Most buildings will meet the qualifying criteria for Right to Manage, but not all, so we ensure you pre-qualify your building before spending any money. With mi-RTM you will only pay once we have ensured your building is eligible to take part in the Right to Manage process, and you have decided to go ahead.
You will need to log in for this but you are under no obligation to take it any further and we don't charge for pre-qualification.
You will have to answer a few questions, most of which will be YES/NO answers. It's not an exam and it shouldn't take long.
Once you've done that we will acquire your building register from the Land Registry to check things like lease length and flat numbers. When we've confirmed everything is correct you are ready to go.
This is where you start to create your building community as you get to know people you probably didn't know lived in the building.
You only need 50% of a building's leaseholders to be onboard with you to take your building through the RTM process. They will need to sign in and update their lease details and ensure all the information pertaining to their lease is correct. mi-RTM will tell you when you've reached 50%.
Putting letters into letterboxes or under the doors can be the most effective way of contacting your fellow leaseholders. We provide a template on mi-RTM that you can print out and use.
Another way is to download the lease for each flat in your building from the Land Registry. This will contain the names and addresses of all the leaseholders attached to a lease. However there is a cost of £3 per lease which the Land Registry will charge you.
Once you have reached the magic 50% figure the system will allow you to proceed to this stage. This is the point where you need to make a few decisions around payment and who will be taking a leading role in managing your building going forward.
There is a specific fee for your Right to Manage so the more leaseholders you get now the cheaper it will be for each of you up front. There is nothing stopping you recouping money from those who come onboard after you've paid.
Once you've paid the fee the next step is to decide the name of your RTM company and who the directors will be. Remember an RTM Company is not a normal limited company but a company limited by guarantee. There are no shares. We will set it up for you and provide you will the articles of association. The RTM company will be responsible for the building once the freeholder has been removed.
Decide who will be managing your building. Only select someone with experience of managing buildings as the freeholder will have a right to push back if they can argue that their asset (your building) will not be looked after properly. Don't worry, you can change the chosen managing agent before you take the building over.
Don't worry. We look after all the legal stuff. The information you have entered into mi-RTM up to this point will be used to generate the correct legal documentation to serve on your freeholder and your fellow leaseholders. It's important that you follow our instructions carefully at this point.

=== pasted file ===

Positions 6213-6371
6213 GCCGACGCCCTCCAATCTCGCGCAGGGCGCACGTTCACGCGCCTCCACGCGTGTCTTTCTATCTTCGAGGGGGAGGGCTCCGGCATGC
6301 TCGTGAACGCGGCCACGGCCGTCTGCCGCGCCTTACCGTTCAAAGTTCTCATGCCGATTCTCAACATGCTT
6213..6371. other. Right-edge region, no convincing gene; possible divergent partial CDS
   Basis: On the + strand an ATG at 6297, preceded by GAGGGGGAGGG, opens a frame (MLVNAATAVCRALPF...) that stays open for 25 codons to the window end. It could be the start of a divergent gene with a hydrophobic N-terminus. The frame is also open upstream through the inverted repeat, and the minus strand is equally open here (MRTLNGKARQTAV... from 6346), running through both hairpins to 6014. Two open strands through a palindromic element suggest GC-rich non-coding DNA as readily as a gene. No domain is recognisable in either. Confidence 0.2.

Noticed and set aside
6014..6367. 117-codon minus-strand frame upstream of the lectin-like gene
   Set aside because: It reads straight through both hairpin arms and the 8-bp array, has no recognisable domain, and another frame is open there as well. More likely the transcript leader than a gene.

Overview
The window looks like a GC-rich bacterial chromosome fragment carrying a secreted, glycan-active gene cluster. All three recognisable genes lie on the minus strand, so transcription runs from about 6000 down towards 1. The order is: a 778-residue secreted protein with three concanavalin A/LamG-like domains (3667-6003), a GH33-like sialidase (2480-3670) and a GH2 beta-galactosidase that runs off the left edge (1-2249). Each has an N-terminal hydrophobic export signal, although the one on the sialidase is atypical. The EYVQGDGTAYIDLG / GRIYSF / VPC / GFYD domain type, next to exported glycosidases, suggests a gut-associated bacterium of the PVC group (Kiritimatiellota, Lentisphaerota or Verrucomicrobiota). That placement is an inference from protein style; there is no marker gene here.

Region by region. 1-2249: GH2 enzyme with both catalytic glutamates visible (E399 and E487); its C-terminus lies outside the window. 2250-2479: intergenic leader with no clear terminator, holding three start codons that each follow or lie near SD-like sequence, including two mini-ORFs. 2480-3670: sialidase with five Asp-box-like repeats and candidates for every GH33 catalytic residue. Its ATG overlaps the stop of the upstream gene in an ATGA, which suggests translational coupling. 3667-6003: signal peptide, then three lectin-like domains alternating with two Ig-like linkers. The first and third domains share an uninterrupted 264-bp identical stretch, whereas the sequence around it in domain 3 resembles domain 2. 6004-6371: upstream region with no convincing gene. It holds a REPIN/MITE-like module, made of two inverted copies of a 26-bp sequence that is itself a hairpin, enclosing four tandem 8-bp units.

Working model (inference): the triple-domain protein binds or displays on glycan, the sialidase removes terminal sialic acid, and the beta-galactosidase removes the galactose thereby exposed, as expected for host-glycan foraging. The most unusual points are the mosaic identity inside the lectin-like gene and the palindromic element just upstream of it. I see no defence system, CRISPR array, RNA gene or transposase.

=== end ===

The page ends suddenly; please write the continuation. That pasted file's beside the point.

Each leaseholder who has agreed to take part in the RTM will need to officially sign up as a member of the RTM Company. We will provide a membership form tailored to each leaseholder that you can give them to complete. You must follow our instructions completely here.
This is where it gets serious. We will generate an Invitation to Participate for each leaseholder whether they have signed up or not. This is a statutory notice and we must record that it's been sent to them and any response. It doesn't matter if there is no response here, as long as you retain a record that its been sent. You can do that in mi-RTM.
Now the fun part. Here, you send the Notice of Claim to your freeholder. This is also a statutory notice and is created in the mi-RTM system from all the information you and your fellow leaseholders have provided up until now. As long as that information is correct there is little the freeholder can do to stop your RTM Company taking over the building. Make sure you have a record of sending it.
Take a deep breath. You've done it. There is some paperwork to complete to ensure the Land Registry have a record of the change of control, and the freeholder is allowed to claim "reasonable" costs which you will have to pay them. These costs can only relate to the claim and its aftermath. They can claim back the cost of having a solicitor read your Notice of Claim and responding to you, but very little else so the cost shouldn't be too high.
Just before the takeover date you should request your soon to be ex-freeholder notifies all the existing contractors working on the building of the change in control. At the same time, they should provide you with all the details of these contractors. You can take the freeholder to county court if they fail to comply.
Notify the Land Registry of the change of control of the building by completing the Change the Register (AP1) form.
The building is yours to manage properly. Congratulations.
A service charge too high? A building manager who doesn't care? We have a solution. mi-bot will tell you whether your flat and its building are eligible for Right to Manage without having to sign up for anything. It'll only take a second. Give it a try.